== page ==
The present state examination (PSE-9). Since this had been used at inclusion, it was also used at the end of 25 years. The PSE scores were grouped into 33 syndromes that were used in the analysis.The Psychiatric and Personal History Schedule has an inclusion and follow-up version. This elicits demographic and historical variables.Detailed interviews with subjects and their care givers as well as case notes whenever available. The author carried out all the assessments at the end of 25 years.


Features at inclusion

The sample of 90 first episode schizophrenia patients was largely urban and had an equal gender distribution; (Each 45) which happened by chance and not by design. The age ranged from 17 to 38 years with a mean of 24.5. The age of onset did not differ in the two sexes. The mean number of years of education was about 11 years. Most were from middle and lower socioeconomic groups and all of them lived with their families, of which 79% were nuclear and the rest joint and extended. About 60% of the sample was single, and 69% had their onset of illness before 24 years. Onset was insidious in over half the sample.

At the end of 25 years

Of the original 90, 25 (26%) had died, 18 (20%) were lost to follow-up and 47 (53%) were assessed completely. Of those who could not be traced, 10 had moved outside the city, two had wandered away and could not be traced and six had moved without leaving any new address behind. Two families of women patients did not want us to contact the patient since they were now married and the husbands and their families had not been informed about the illness. Although some information was available on these two subjects, they were treated as drop-outs since complete assessments could not be done.

Two patients were in hospital for a prolonged period- one was in the Institute of Mental health and the other in SCARF. Twenty-five patients had died during this period (14 males). Of these, eight had committed suicide (4 males). Although the others were due to illness, in some cases it was not possible to ascertain the exact cause of death due to lack of medical records. Of the 25 deaths, 12 happened in the first 10 years of follow-up.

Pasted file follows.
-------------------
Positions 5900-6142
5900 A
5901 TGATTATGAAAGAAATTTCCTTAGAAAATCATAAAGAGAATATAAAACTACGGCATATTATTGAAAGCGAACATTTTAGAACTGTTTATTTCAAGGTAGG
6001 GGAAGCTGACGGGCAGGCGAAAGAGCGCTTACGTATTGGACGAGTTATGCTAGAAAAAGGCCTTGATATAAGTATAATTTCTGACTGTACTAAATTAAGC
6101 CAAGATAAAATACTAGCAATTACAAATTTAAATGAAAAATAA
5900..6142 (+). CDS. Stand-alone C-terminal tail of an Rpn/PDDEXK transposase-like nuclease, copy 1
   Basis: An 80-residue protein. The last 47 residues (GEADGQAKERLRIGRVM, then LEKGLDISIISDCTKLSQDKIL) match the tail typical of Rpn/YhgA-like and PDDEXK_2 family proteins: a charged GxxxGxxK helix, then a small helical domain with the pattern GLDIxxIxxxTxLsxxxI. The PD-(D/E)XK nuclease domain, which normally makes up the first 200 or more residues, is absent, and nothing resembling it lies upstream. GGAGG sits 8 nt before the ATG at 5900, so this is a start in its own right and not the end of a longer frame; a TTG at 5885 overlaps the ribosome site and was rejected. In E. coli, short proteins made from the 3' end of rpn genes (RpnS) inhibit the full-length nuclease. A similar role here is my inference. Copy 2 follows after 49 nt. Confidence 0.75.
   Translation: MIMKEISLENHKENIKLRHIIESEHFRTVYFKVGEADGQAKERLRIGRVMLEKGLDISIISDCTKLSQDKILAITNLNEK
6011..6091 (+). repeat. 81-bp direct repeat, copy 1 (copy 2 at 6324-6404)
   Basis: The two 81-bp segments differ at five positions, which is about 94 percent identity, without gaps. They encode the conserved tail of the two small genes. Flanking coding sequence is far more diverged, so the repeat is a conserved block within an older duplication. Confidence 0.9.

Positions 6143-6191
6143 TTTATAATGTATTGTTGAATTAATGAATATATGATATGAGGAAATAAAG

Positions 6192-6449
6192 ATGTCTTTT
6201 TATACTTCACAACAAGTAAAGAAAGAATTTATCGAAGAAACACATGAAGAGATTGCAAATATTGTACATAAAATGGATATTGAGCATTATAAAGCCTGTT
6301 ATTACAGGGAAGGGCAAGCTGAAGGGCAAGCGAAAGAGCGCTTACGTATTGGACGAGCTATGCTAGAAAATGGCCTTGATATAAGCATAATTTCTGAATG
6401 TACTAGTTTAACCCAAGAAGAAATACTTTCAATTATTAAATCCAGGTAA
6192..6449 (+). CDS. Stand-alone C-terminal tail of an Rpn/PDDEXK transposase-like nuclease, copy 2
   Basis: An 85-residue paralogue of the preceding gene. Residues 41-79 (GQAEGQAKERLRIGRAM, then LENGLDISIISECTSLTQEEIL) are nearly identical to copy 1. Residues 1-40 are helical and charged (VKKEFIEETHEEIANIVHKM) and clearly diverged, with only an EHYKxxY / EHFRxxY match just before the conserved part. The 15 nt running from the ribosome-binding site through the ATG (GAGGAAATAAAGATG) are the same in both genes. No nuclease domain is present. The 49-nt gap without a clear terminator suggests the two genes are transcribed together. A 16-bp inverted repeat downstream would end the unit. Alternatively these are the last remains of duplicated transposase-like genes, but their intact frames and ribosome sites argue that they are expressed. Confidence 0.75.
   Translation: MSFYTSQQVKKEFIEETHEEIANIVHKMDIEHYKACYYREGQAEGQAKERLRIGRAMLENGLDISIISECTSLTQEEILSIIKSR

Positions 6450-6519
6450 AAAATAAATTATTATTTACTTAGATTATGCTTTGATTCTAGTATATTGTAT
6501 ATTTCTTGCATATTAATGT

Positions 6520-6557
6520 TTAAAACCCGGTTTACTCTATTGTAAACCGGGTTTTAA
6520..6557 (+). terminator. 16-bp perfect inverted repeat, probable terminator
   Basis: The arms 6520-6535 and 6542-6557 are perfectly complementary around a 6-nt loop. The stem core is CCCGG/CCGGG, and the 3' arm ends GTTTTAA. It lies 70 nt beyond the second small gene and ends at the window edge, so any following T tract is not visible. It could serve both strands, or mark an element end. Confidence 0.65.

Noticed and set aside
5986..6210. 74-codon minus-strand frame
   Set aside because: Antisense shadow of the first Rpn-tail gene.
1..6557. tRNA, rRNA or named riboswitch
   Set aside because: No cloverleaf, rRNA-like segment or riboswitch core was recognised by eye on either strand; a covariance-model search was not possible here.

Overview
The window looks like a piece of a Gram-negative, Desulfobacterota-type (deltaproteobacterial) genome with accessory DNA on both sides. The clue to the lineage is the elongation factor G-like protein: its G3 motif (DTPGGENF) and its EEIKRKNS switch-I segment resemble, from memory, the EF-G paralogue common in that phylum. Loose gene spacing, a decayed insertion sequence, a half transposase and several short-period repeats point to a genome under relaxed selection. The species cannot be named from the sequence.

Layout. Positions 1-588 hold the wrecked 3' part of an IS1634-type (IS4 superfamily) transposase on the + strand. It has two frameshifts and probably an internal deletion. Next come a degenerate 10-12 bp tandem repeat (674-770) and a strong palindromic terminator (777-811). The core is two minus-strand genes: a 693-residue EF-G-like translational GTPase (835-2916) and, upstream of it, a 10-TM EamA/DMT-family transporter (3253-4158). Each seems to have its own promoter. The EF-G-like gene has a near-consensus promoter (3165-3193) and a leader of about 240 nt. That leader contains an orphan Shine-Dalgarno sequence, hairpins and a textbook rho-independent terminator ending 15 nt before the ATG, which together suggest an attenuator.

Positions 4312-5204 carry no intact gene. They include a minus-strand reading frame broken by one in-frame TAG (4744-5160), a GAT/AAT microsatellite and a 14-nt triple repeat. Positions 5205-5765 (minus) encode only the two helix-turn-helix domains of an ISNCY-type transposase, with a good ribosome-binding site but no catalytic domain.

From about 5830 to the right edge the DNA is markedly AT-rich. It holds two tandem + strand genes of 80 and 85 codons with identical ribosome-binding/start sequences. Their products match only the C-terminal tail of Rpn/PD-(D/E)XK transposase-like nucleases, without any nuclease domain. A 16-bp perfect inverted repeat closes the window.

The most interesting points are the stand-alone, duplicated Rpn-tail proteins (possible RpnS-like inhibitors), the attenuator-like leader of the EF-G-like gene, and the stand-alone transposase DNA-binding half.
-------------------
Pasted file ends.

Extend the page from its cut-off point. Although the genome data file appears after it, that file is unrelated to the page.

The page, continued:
Clinical picture

PSE was administered to all these patients. At the time of assessments, 32/47 (16 of each sex), were in partial or total remission, 10 were in a relapse episode and 5 were continuously ill. Since the follow-up after 10 years was not regular, it was not possible to assess the exact duration of the relapses in all cases.

Most symptoms had shown a decline since years 10 and 20. Since 10 patients were in relapse episode, positive symptoms were recorded in them. Formal thought disorder and hallucinations were present in seven, and delusions, mostly of persecution and reference in 10 patients. Depression was seen only in eight while slowness and blunted affect was seen in 27 and 17, respectively.

It is interesting that even after 25 years, 15 patients did not have complete insight into their condition. Five totally denied illness and treatment, while the others had partial insight to the extent they knew it was a health related problem, but had difficulty in acknowledging it as a psychiatric disorder.

Pattern of course

Seven patients had recovered completely. They did not have any episodes after the first one and were functioning well. Another four also did not have any more episodes, but had mild residual features. As expected, most (31/47) have had multiple relapses with varying degrees of remission between episodes. Only five patients were continuously ill during entire 25-year period [Figure 1].{Figure 1}


At the end of 25 years, 20/47 were not taking any kind of medication. Of these 20, 16 patients or families felt that they had improved considerably and did not need medication. One patient was wandering and hence remained untreated. Two stopped medication and switched over to other alternative forms (Homeopathy, Ayurveda) since they felt they were not improving.